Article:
Free pre-NHS health care in Middlesex

This online exhibition on Shenley Hospital is a reminder of how the former county council organised a county-wide health service between the wars. In 1930 it rebranded as Middlesex’s ‘County Hospitals’ a clutch of former poor-law infirmaries : North Middlesex in Edmonton, Redhill (now Edgware Community Hospital), Central Middlesex (formerly Park Royal hospital), Hillingdon Hospital (the county council developed this from scratch from a former workhouse) and West Middlesex in Isleworth. Almoners at these hospitals investigated patients’ means and charged them according to their ability to pay. Middlesex CC  had already started some free health care, especially in the fight against tuberculosis. From 1910 onwards any TB patient in the county was treated, and the council found funds to support their families. Then from 1936 onwards all TB treatment became free. Middlesex built two TB sanitoria and also concentrated  on mental health (a particular issue for the thousands traumatised in World War I.)  According to The Times in a 1927 article the council wanted to create in Shenley somewhere that would use the “most modern methods of treatment” and “for a period, at least, be the finest institution of its kind in the world”. The council made full use of its powers under the 1930 Lunacy and Mental Treatment Act to invest in mental health provision just as it channelled other income during the Great Depression (see below) into creating the modern infrastructure of much of Greater London.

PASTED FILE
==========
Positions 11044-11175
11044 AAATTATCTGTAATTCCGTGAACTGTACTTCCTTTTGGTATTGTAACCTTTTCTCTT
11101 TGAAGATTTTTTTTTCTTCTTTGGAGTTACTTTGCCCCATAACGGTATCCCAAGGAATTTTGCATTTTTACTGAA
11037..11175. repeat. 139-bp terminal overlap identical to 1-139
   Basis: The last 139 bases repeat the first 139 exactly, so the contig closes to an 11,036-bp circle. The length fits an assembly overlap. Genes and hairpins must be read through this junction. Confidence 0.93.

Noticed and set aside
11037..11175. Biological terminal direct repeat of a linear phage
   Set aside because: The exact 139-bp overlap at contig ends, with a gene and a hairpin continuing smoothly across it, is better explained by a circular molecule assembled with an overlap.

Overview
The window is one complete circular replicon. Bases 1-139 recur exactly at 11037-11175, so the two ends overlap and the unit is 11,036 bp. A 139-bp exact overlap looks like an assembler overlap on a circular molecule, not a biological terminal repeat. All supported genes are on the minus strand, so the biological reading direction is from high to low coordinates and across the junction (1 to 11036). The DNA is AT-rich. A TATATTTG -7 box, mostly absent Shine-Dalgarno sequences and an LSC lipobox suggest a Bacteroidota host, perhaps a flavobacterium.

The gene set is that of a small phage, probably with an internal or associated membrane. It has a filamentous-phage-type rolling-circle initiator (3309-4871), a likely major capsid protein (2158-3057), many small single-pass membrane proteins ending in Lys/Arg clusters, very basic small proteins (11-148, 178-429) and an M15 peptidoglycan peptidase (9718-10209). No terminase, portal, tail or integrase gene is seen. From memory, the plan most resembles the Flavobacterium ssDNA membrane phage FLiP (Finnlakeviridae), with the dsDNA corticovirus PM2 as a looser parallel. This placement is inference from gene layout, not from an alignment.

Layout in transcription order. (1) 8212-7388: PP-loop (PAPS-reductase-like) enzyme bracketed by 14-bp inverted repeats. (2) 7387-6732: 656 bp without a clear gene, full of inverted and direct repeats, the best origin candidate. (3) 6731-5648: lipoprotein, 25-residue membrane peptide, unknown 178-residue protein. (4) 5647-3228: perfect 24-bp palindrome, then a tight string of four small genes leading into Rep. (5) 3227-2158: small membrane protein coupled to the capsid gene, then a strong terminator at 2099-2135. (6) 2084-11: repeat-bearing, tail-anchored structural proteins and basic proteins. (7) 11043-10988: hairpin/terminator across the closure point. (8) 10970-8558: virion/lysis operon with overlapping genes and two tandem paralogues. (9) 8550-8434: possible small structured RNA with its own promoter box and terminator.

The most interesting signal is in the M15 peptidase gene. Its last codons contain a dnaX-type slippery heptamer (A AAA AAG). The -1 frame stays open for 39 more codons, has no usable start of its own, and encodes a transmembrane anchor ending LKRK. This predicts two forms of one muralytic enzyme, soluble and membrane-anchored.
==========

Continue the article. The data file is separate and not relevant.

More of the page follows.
A corridor in Shenley Hospital soon after its opening in 1934

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